I'm not showering every day, because sometimes that negotiation doesn't work and I have to get up and go as I am, because life doesn't stop and you can't call in sick to work and tell them that it's because your brain can't comprehend how to make your limbs move. That your brain refuses to make them move because the world is out there and it's too much. So you make your limbs move and you go out there and you face it. Every day.

I don't do the washing up every day, I do it about once or twice a week.  I sit on the sofa feeling anxious about the fact that there is washing up in the sink.  Worrying that it's been there for days.  Thinking about what I can cook for dinner that doesn't involve using the stuff that needs washing up. But I don't do the washing up. It's beyond me.

I sit on the sofa, not sorting and putting away the pile of clean underwear that has been sat next to me for weeks. Instead I just take a pair of knickers and a bra from the pile each morning and add more clean stuff when I can find it within myself to put a wash on..... to put a wash on?! Seriously?! I'm not going down to the river to beat it with a rock. I'm popping it in the washing machine in the kitchen and waiting for it to finish. But then, you see, I'll have to hang it up to dry, which will inevitably lead to it needing to be put away, or GOD FORBID ironed.

I don't see my friends and family as much as I would like.  I have to talk myself into it, every time.  I know that I'll enjoy time with them once I'm there. But GOD, the effort of it. Because I'll have to shower and wash my hair and style it and put on some make up and find something to wear and oh no, the laundry hasn't been done and nothing fits and OH! there's something that fits screwed up at the back of the cupboard, but CRAP I'm going to have to fucking iron it for FUCK'S SAKE. And that's before I've even got the other side of the front door.  And I'll have to think of stuff to say that makes it sound as though my life is busy and fun and full, because you can't tell your friends that you've spent most of the week sitting on the sofa in a Mexican standoff with a pile of underwear. They'd probably understand, because they're good people, these friends and family of mine. But nonetheless, you don't say it, because you don't want to sound like a crazy person. Or almost worse, a lazy person.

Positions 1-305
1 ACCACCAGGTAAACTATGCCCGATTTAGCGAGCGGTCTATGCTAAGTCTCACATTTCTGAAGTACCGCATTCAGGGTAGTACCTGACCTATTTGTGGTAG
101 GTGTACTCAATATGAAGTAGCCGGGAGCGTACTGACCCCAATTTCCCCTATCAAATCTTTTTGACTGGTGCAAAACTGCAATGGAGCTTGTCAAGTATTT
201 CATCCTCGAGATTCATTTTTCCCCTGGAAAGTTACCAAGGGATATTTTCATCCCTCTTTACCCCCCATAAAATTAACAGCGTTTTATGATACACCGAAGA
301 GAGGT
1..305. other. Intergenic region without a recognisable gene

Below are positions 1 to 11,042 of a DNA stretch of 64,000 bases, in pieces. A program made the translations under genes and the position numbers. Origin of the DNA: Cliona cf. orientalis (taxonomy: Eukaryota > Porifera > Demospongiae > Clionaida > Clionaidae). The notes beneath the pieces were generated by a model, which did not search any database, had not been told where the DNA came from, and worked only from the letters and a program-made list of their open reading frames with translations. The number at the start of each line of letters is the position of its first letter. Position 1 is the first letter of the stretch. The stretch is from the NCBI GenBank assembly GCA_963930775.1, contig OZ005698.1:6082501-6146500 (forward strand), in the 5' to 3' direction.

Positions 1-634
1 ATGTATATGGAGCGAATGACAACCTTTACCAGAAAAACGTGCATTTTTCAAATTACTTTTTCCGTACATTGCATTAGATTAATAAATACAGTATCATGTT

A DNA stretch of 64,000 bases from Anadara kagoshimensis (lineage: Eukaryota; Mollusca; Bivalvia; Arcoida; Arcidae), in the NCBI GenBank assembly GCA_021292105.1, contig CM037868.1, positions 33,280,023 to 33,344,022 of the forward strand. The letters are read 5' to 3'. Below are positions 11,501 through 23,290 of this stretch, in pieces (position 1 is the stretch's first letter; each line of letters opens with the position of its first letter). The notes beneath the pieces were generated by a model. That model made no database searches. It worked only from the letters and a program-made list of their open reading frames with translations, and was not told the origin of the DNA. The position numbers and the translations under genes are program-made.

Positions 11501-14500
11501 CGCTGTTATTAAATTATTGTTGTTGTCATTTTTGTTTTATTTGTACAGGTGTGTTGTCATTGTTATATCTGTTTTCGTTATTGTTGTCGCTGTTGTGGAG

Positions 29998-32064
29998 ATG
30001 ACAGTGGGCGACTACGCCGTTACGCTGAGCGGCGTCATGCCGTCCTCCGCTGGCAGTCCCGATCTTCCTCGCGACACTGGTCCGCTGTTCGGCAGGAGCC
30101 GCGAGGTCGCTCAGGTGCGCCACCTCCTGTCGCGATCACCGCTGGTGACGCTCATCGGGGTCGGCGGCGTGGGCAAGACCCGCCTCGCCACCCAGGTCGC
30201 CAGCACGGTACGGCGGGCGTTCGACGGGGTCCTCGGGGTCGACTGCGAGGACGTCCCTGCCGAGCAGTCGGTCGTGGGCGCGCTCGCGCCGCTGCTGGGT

I've become pretty bad at looking after myself. It's difficult to comprehend how you're going to make it to the swimming pool, when your own pants are mocking you from the next seat. It recently took me four weeks to get around to making a dentist appointment, even though my gums were bleeding. I was bleeding from my mouth, sitting on the sofa, wondering what to do about my socks and the pile of washing up and dear god I haven't cleaned the bathroom for weeks and it's been three days since I washed my hair.

My very wise friend B said that one of the things about depression is that it takes the word "just" out of your vocabulary.  You are incapable of thinking "I'll just pop to the shops" or "I'll just put this pile of pants away" or "I'll just go for a quick swim".  There is no just.  There is no lightness of feeling that these are small daily tasks that you're more than capable of doing in a jiffy. Everything has weight.  It's hard. It all feels so hard. And so you get paralysed because your brain has turned you into a lump of rock and you can't imagine being able to make the effort it takes to get enough momentum to get moving.  Ironically, the big stuff is a bit easier, because the need to do big things (such as going to LA) is a giant shove that gets the momentum started and you just try and keep it rolling. 

SO. In amongst all of that stuff, I'm going to take a moment to think about the things that I have been able to do.

I did eventually go to the dentist and it was just a build up of tartar. I get the washing up done, once or twice a week.  I get the laundry done, even if it never quite makes it to the drawers.  I get the dog walked every day.  I go to work and do the best job that I can.  I see my friends and family and try to keep in contact with them via text or whatsapp when I can't find the oomph to go out and see them. I am (and will continue) doing the best I can.  What else is there? 

Wednesday, 9 March 2016


This is going to be brief, in order to make up for the excessively lengthy post I published yesterday, which probably took about 10 minutes of your life to read.  You're never going to get that back, y'know.

When I was a kid, we always used to go on a long summer holiday to France each year.  Dad would hitch the caravan onto the back of the car and Mum would get some maps out of the library so that we could find our way about; this was a simpler time, before satnavs came into use.  The journey through France had a number of rituals and landmarks that would have to be met.